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CHANGES IN VENTILATORY CAPACITY IN A GROUP OF FLAX WORKERS IN NORTHERN IRELAND
  1. G. C. R. Carey,
  2. J. D. Merrett
  1. Department of Social and Preventive Medicine, The Queen's University of Belfast

    Abstract

    One-second forced expiratory volume (F.E.V.1·0) and forced vital capacity (F.V.C.) were measured before starting work in five flax hacklers with symptoms of grade II byssinosis and in five matched controls. Similar measurements were taken in each group at the end of the day shift.

    A significant (P < 0·05) decline in F.E.V.1·0 was observed in the hacklers during the day on Monday, Tuesday, Wednesday, and Friday. The F.V.C. also declined significantly in the hacklers on Monday, Tuesday, and Wednesday. In the control group, ventilatory function tended to decline during the day, but this was significant only for F.E.V.1·0 on Monday. The reason for this is discussed.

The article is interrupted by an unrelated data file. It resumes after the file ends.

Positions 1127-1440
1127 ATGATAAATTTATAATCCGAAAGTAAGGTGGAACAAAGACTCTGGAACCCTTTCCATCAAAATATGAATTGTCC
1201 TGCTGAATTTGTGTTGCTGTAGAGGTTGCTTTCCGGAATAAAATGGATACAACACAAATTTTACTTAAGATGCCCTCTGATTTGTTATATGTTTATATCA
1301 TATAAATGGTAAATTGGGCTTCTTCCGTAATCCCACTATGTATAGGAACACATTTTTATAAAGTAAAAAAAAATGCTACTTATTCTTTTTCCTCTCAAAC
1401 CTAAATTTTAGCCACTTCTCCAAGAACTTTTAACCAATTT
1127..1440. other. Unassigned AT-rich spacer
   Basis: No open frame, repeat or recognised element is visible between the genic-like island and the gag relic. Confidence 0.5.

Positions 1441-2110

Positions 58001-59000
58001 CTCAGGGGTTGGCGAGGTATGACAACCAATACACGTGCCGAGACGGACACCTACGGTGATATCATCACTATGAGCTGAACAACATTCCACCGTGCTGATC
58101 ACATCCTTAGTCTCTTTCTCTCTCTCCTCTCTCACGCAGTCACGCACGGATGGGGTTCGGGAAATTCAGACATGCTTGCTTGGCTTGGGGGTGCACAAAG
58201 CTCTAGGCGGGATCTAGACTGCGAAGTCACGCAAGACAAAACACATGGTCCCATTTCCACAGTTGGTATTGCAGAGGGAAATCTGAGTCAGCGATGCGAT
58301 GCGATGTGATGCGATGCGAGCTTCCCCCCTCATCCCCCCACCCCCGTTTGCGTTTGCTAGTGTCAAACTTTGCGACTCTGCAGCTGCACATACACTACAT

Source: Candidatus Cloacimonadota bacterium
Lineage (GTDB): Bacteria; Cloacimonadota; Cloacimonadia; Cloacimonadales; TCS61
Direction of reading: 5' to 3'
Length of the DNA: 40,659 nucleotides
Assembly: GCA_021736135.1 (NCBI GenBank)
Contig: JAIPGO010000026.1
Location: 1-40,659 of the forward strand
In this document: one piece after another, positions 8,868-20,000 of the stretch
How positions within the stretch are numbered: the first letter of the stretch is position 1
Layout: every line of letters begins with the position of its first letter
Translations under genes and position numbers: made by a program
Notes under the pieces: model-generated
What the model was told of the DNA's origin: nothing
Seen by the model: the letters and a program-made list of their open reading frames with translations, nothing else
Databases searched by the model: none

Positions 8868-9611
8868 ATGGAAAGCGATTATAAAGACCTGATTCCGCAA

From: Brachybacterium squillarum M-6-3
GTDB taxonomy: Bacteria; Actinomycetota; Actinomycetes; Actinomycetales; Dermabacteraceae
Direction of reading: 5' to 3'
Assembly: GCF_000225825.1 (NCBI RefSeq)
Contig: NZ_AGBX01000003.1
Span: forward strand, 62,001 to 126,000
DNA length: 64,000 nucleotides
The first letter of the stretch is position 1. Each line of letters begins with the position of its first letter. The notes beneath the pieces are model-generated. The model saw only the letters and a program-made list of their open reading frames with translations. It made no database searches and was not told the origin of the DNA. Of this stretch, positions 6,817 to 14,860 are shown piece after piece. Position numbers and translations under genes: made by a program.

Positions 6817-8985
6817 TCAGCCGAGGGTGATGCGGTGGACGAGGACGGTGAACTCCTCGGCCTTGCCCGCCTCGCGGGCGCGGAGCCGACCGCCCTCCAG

Variations in the dust concentrations in the mill and in outdoor air pollution are shown to be unlikely to have affected the findings.

    Morning values of F.E.V.1·0 and of F.V.C. were consistently lower in the byssinotic group than in the matched controls, suggesting that the inhalation of flax dust causes not only daily variations in lung function but longer-term impairment of ventilatory capacity as well. Additional evidence is given for this conclusion from two other studies.

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